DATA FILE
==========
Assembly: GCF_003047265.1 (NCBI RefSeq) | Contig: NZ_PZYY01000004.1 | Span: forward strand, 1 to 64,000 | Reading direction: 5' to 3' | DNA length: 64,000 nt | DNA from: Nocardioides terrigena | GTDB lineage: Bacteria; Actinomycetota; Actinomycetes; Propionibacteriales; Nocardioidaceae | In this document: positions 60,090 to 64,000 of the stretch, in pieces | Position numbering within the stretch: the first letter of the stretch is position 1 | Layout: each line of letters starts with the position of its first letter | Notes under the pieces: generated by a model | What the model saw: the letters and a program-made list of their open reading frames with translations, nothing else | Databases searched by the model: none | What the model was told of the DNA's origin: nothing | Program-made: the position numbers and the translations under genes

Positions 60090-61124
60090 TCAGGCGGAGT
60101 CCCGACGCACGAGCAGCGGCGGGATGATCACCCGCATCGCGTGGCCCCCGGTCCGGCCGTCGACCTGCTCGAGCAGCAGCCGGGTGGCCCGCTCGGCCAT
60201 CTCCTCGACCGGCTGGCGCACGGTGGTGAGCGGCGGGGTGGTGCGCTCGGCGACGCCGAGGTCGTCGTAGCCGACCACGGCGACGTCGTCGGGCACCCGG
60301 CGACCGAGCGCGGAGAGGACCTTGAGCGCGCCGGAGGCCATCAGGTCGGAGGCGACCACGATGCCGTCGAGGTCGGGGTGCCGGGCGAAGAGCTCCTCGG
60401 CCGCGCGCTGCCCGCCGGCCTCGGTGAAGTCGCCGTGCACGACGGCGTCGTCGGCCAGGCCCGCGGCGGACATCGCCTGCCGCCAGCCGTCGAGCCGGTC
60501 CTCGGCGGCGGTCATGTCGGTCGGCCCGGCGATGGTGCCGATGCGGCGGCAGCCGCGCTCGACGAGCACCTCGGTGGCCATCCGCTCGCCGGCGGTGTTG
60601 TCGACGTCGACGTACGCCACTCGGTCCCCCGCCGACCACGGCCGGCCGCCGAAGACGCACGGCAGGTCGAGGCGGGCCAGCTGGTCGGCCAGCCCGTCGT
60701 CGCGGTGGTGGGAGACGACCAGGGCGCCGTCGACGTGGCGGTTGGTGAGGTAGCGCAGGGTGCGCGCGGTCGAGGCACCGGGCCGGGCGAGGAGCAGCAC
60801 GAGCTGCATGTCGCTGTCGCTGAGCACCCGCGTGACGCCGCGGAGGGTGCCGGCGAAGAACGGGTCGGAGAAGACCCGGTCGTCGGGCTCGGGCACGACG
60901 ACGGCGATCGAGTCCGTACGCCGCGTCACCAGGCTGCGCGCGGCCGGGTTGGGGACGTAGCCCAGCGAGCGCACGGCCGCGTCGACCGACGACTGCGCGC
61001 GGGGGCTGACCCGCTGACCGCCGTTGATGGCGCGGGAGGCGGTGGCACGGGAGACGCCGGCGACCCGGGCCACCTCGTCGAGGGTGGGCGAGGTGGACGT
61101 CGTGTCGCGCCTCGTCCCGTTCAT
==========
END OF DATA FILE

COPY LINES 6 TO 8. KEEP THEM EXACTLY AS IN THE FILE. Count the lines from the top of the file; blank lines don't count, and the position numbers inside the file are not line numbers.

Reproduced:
60301 CGACCGAGCGCGGAGAGGACCTTGAGCGCGCCGGAGGCCATCAGGTCGGAGGCGACCACGATGCCGTCGAGGTCGGGGTGCCGGGCGAAGAGCTCCTCGG
60401 CCGCGCGCTGCCCGCCGGCCTCGGTGAAGTCGCCGTGCACGACGGCGTCGTCGGCCAGGCCCGCGGCGGACATCGCCTGCCGCCAGCCGTCGAGCCGGTC
60501 CTCGGCGGCGGTCATGTCGGTCGGCCCGGCGATGGTGCCGATGCGGCGGCAGCCGCGCTCGACGAGCACCTCGGTGGCCATCCGCTCGCCGGCGGTGTTG